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A new spin on topological quantum material

September 28th, 2020
A New Spin on Topological Quantum Material
Detection of a new type of spin-polarized current in a Weyl semimetal WTe2. Credit: Bing Zhao et al., Advanced Materials, 2000818 (2020).
Researchers at Chalmers University of Technology, Sweden, with collaborators in Germany and China, have discovered a new spin polarization in Tungsten di-telluride (WTe2), a topological Weyl semimetal candidate. These experimental findings can pave the way for the use of spin currents in developing the next generation of faster and more energy-efficient spintronic and quantum technologies. The results were recently published in the journal Advanced Materials.

Topological quantum materials have attracted significant attention in condensed matter physics and information technology because of their unique band structure with topologically protected electronic states. After the realization of graphene and topological insulators, researchers recently discovered Weyl semimetals with topological electronic properties. In contrast to the Schrödinger equation used to describe the electronic behavior in conventional materials and the Dirac equation for graphene and surface states of topological insulators, in Weyl semimetals, they follow the Weyl principles, proposed by Herman Weyl in 1929.

In these Weyl semimetals, the conduction and valence bands cross at specific points in momentum space, known as Weyl nodes. These nodes are topologically secured with opposite chirality in bulk with linear band dispersions. Notable is the presence of nontrivial surface states that connect the projections of Weyl nodes on the surface, called Fermi-arc. It has been shown that such a Weyl semimetal candidate WTe2 hosts unique electronic transport phenomena such as chiral anomaly, unconventional quantum oscillations, colossal magnetoresistance, spin Hall effect, and quantum spin Hall states, which opens a new era for physics experiments.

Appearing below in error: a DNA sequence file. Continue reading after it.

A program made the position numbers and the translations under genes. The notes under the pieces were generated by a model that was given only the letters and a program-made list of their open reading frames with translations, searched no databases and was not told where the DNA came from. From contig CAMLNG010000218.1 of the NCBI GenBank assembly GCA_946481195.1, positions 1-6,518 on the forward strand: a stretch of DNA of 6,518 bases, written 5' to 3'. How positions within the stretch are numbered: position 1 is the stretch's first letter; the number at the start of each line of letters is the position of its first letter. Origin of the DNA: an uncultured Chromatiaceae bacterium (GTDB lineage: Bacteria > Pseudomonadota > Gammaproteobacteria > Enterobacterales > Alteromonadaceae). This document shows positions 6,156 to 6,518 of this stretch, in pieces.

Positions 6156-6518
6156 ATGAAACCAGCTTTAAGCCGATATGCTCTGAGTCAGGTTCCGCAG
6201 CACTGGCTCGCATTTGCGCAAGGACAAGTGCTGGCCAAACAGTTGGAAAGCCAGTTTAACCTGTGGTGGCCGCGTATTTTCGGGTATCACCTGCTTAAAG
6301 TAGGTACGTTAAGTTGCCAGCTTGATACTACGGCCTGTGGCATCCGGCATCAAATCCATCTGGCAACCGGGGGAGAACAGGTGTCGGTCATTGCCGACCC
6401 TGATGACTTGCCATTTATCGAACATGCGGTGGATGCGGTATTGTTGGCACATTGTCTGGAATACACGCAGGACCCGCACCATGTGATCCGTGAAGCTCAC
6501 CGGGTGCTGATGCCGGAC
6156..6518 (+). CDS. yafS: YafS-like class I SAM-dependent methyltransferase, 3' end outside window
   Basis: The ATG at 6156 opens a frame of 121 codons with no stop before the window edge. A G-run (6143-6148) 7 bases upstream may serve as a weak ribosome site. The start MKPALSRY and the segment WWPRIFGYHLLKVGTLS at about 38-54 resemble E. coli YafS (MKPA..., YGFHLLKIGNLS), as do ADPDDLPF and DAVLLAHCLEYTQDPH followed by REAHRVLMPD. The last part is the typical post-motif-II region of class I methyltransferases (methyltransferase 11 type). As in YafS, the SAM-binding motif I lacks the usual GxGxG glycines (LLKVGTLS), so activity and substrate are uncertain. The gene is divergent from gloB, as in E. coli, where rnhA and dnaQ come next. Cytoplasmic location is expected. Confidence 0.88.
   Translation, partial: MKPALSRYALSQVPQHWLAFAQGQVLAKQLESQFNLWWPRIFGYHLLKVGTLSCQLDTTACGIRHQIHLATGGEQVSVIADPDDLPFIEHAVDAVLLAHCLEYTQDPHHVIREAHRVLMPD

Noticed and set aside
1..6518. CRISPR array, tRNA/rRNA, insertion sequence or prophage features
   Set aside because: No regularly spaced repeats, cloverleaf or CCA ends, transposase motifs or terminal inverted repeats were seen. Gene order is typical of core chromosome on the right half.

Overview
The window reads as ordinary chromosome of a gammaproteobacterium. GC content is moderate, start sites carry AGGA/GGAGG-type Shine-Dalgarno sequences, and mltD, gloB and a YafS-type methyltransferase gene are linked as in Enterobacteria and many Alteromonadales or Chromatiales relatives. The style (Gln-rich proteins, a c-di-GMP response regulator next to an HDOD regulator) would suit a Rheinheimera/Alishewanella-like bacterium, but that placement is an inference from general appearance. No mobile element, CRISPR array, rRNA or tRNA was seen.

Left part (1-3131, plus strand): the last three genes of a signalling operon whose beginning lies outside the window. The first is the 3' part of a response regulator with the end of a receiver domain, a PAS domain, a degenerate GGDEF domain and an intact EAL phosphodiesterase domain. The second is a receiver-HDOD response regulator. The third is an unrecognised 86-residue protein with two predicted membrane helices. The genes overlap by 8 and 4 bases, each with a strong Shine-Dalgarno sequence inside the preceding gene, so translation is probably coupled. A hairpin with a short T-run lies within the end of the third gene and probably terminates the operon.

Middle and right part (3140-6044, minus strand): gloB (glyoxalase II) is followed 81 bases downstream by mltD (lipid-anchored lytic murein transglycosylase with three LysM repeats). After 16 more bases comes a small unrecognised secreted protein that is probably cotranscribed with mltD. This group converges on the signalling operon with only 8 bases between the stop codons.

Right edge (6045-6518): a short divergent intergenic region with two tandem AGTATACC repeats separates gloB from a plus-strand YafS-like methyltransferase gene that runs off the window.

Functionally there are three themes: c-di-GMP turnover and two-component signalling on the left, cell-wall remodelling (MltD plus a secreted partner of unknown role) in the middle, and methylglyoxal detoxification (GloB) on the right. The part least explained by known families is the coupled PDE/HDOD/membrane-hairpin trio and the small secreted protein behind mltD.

In a recent experiment, researchers at Chalmers detected an unconventional spin current in Weyl semimetal WTe2 that is parallel to the applied electric field. The generated spin polarization in WTe2 is found to be different from the already known conventional spin-Hall and Rashba-Edelstein effects.

"Such a new spin-polarization component can be possible due to its broken crystal symmetry combined with large Berry curvature, spin-orbit interaction, and novel spin-texture of WTe2," explains Associate Professor Saroj Prasad Dash, who leads the research group at the Quantum Device Physics Laboratory (QDP), the Department of Microtechnology and Nanoscience—MC2, Chalmers University of Technology.

The spin polarization in WTe2 is electrically detected by using both direct and its inverse phenomenon, obeying Onsager reciprocity relation. A robust and practical method for electrical creation and detection of spin polarization is demonstrated and utilized for efficient spin injection and detection in a graphene channel up to room temperature.

"These findings open opportunities for utilizing topological Weyl materials as non-magnetic spin sources in all-electrical 2-D spintronics", states Bing Zhao, researcher at QDP, and the first author of the paper.

He continues:

"Moreover, the findings have great potential for utilizing topological semimetals in spintronic circuits and quantum technologies. The electrical creation and detection of spin polarization in topological Weyl semimetal can be useful for switching magnetization of ferromagnets for its use in the spin-orbit torque effect in spintronic memory and logic technologies. Furthermore, such layered topological semimetal can be combined with superconductors and ferromagnets to use in topological quantum technologies".

The devices were nanofabricated in the state-of-the-art cleanroom facility at MC2, and measured at the Quantum Device Physics Laboratory. Theoretical calculations were performed in collaboration with Max Planck Institute of Microstructure Physics, Halle, Germany, and University of Science and Technology Beijing, China.

The Chalmers researchers acknowledge financial support from the European Union Graphene Flagship, Swedish Research Council, VINNOVA 2-D Tech center, and AoA Materials and EI Nano program at Chalmers University of Technology.

More information:
Unconventional Charge–Spin Conversion in Weyl‐Semimetal WTe2, Bing Zhao, Bogdan Karpiak, Dmitrii Khokhriakov, Annika Johansson, Anamul Md Hoque, Xiaoguang Xu, Yong Jiang, Ingrid Mertig, Saroj P. Dash; Advanced Materials, 2000818 (2020). doi.org/10.1002/adma.202000818

Provided by Chalmers University of Technology

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